Multiple sclerosis is a puzzle doctors and researchers around the world have been trying to solve for decades. Shalina Ousman is one of those researchers who is helping out. With infinite patience and a wicked work ethic, Ousman has made significant strides in her research and is making progress toward developing a new therapy to help MS patients.
Ousman’s piece of the puzzle is a protein called alphaB crystallin. It plays a few roles in the body, one of which is as a defender against disease. AlphaB crystallin exists in higher levels in MS patients, but, for some reason, isn’t able to fight the disease. In fact, people with MS seem to have antibodies that make alphaB impotent.
Through her work running an MS research lab associated with the Hotchkiss Brain Institute at the University of Calgary (U of C), Ousman has experimented by injecting alphaB crystallin into animals with an MS-type disease. So far, her research results have been impressive, showing that by supplementing the body with additional amounts of this protein the symptoms of MS can be reversed in animals. A paper stemming from Ousman’s experiment has been published in prestigious science journal Nature, and her next step is to work with human blood cell cultures to see if the protein will create similar improvements.
Ousman immigrated to Canada from the Caribbean when she was a teenager, settling first in Toronto with her family until her studies led her to Montreal, Kingston and California. She was always interested in the sciences. “The main driving force for any scientist is the unknown; we’re asking questions that no one, hopefully, in the world knows, and we’re trying to answer them,” she says.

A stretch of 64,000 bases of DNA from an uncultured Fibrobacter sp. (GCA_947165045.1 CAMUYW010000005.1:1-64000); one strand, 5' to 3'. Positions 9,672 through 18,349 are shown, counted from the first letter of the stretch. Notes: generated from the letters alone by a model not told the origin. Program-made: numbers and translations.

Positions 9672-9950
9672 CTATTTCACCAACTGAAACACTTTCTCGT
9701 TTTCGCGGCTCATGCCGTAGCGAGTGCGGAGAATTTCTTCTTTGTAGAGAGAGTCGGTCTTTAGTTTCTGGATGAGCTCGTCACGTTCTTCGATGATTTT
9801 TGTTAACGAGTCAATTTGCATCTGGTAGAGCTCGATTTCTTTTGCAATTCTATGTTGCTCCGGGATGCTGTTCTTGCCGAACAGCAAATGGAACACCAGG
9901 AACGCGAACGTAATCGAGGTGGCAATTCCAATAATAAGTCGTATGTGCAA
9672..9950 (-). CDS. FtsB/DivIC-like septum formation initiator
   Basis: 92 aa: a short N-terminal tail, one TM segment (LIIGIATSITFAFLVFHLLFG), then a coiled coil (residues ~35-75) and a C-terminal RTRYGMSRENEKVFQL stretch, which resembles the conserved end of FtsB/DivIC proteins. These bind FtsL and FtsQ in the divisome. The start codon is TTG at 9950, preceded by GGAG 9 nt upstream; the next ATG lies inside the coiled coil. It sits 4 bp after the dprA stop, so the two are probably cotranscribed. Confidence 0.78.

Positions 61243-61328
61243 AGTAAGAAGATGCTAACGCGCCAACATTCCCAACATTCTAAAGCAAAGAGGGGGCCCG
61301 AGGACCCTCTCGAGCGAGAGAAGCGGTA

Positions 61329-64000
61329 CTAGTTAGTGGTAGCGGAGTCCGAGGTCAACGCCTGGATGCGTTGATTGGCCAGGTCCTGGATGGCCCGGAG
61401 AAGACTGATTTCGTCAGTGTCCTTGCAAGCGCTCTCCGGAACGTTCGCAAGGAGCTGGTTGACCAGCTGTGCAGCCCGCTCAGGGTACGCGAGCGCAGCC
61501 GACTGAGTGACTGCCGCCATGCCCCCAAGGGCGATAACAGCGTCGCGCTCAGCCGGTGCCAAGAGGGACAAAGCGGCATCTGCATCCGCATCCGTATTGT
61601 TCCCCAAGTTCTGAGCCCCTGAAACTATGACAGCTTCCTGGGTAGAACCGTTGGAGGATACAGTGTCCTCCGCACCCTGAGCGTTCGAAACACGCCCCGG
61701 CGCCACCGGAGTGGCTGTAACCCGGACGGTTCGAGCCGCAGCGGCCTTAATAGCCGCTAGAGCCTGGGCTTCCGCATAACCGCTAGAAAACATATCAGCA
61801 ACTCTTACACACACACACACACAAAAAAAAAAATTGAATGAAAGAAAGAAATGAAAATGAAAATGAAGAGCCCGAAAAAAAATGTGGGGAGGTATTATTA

Ousman came to Calgary in 2008 to run her own lab at the U of C. She interviewed at many different research universities but settled on Calgary because the city has a developing reputation for neurology research and is home to one of the best MS clinics in the world. “The bottom line was: where do I think I will succeed? Calgary is where I thought it would happen,” she says.
On the day of her Top 40 interview, she had been in her lab since 5 a.m., working on a time-sensitive experiment. She was running on adrenaline. “I do this because I believe that we can find a possible therapy [to treat MS], and we all have that hope for a cure for MS,” she says.
Why she’s a Top 40:
Ousman runs a research lab associated with the Hotchkiss Brain Institute that is looking to develop therapies to treat and ultimately find a cure for multiple sclerosis.
The key to her success:
“Any challenges that might have come along, I take them head on. There are very long hours; you practically work seven days a week. But, because I love my job, it’s not an issue.”